the roundup: our five favorite videos from the week that was
    • THURSDAY, APRIL 21, 2011

    • Posted by: Matt Howard

    This week's collection of music videos was quite overwhelming. After minutes upon minutes of tedious deliberation, we finally came to an agreement as to which five should be included in the Roundup. We begin the compilation with The Submarines' charming performance at The Phoenix during our SXSW showcase. Ponytail goes Gallagher on some unsuspecting melons (for smoothie's sake) in "Honey Touches". Alexander Ebert surprises no one as he sings from (and out of?) a mountain in "A Million Years". Lost in the Trees takes you on a trip from bitterness to redemption in less than six minutes, for "All Alone in an Empty House". In honor of April's most notable holiday, we close the Roundup with Garfunkel and Oates' "Weed Card" (Hey! Is that Todd Packer?!).

    The Submarines- Live at The Phoenix- SXSW

    There's something that seems so insanely easy about what The Submarines do. Listening to the neat and tidy bits of indie pop the husband and wife duo crank out, it's possible to imagine John Dragonetti and Blake Hazard's songs spawning from the most casual inspirations; a spontaneous, melodic passage whistled over morning coffee perhaps, or a simple sentiment scribbled on a napkin. As the morning ticks along, the idea gets pollinated just a bit more, and by lunch time, the tastiest of pop nuggets has bloomed. I can see it now, all happening in the most 'ho hum' kind of way. It's nothing really. It's just what The Submarines do.

    Of course it's an ill-informed imagination running all too wild, high on the band's breezy, head catching creations. In reality, The Submarines, like most bands in their position, have worked their tails off (trips to Austin and Paris for professional inspiration), all while persevering through the kind of difficulties that plague almost every relationship at some point (break-ups, reconciliations, all that). So if the songs that inhabit this concert performance sound effortless, well...consider it the band's great reward for a job well done. Music this cool, this comfortable, this downright charming is always the result of a long road traveled. Enjoying it, however, is a cinch.

    Watch the full video at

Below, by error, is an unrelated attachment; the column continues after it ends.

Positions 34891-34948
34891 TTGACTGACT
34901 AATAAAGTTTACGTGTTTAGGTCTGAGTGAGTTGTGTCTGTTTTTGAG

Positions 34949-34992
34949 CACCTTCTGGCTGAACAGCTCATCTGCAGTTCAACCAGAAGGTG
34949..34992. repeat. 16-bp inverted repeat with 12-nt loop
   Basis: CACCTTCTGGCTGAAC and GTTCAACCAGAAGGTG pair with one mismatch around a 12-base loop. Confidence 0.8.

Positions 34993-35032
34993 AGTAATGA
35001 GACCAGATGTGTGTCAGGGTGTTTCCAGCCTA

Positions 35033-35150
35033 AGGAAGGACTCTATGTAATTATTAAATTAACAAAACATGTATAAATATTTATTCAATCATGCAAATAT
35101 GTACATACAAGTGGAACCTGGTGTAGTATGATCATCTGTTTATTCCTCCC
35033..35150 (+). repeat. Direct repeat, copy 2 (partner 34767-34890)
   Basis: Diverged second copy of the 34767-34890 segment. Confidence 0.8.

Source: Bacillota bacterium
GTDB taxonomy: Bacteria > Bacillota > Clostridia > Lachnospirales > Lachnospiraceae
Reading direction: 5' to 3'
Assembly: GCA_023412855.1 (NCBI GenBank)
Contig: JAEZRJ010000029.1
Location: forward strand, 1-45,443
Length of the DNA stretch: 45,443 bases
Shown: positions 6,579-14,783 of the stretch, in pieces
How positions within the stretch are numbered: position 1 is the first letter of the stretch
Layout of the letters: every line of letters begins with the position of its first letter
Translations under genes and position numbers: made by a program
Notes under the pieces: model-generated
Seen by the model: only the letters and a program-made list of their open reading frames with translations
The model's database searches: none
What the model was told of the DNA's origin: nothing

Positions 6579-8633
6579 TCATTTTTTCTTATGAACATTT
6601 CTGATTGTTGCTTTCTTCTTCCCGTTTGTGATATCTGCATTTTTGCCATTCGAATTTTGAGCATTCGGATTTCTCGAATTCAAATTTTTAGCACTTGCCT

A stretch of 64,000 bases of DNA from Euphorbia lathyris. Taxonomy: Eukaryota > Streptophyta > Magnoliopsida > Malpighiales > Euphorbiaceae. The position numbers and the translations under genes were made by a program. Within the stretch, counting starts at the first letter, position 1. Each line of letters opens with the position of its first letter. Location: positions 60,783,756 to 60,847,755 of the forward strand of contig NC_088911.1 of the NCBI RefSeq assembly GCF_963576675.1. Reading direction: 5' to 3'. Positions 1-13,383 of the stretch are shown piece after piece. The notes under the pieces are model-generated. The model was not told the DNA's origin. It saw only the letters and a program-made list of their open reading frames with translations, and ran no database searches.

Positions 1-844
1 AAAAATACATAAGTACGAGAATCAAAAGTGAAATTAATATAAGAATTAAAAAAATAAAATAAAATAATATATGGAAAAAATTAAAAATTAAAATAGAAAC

Ponytail- "Honey Touches"

    For as long as there's been fruit, there's been man's most primal of urges; to conquer make the perfect smoothie. It's a drama of the oldest order, a timeless struggle that lies at the heart of this video for "Honey Touches"; the first chunk of sound to emerge from Ponytail's third full-length, Do Whatever You Want All The Time.

    Check out our exclusive concert video of Ponytail @ Music Hall of Williamsburg.

    Watch the full video at

    Alexander Ebert- "A Million Years"

    Alexander Ebert, known by most as his messiah alter ego Edward Sharpe, released his self-titled, solo project earlier this year. Without the accompaniment of the 10-piece Magnetic Zeros, Alexander performed all vocals and instrumentals (from the clarinet to the violin) on the album. To accompany his latest work, he has released the music video for its track "A Million Years".

    Similar to the El Topo styling of his earlier vids, "A Million Years" begins in a desert setting. His mythological persona intensifies as he becomes part of the earth that he once bused across.

    Lost in the Trees- "All Alone in an Empty House"

    Ari Picker, with the help of Jerry Stifelman, directed the recently released music video, for Lost in the Trees' newest album's title track, "All Alone in an Empty House". The song, which is said to be the tale of Picker's dysfunctional childhood, is portrayed visually with both pastoral grace and disturbing tension. Picker describes the video as following "the song's progression from bitterness to redemption."

    Be sure to check back for our video of Lost in the Trees at SXSW. But until then, enjoy the "All Alone in an Empty House" vid as well as our photos of their performance.

    Watch the full video at

    Garfunkel and Oates- "Weed Card"

    Does anyone else think that audio sounded a little thin? Or is it just high in here?

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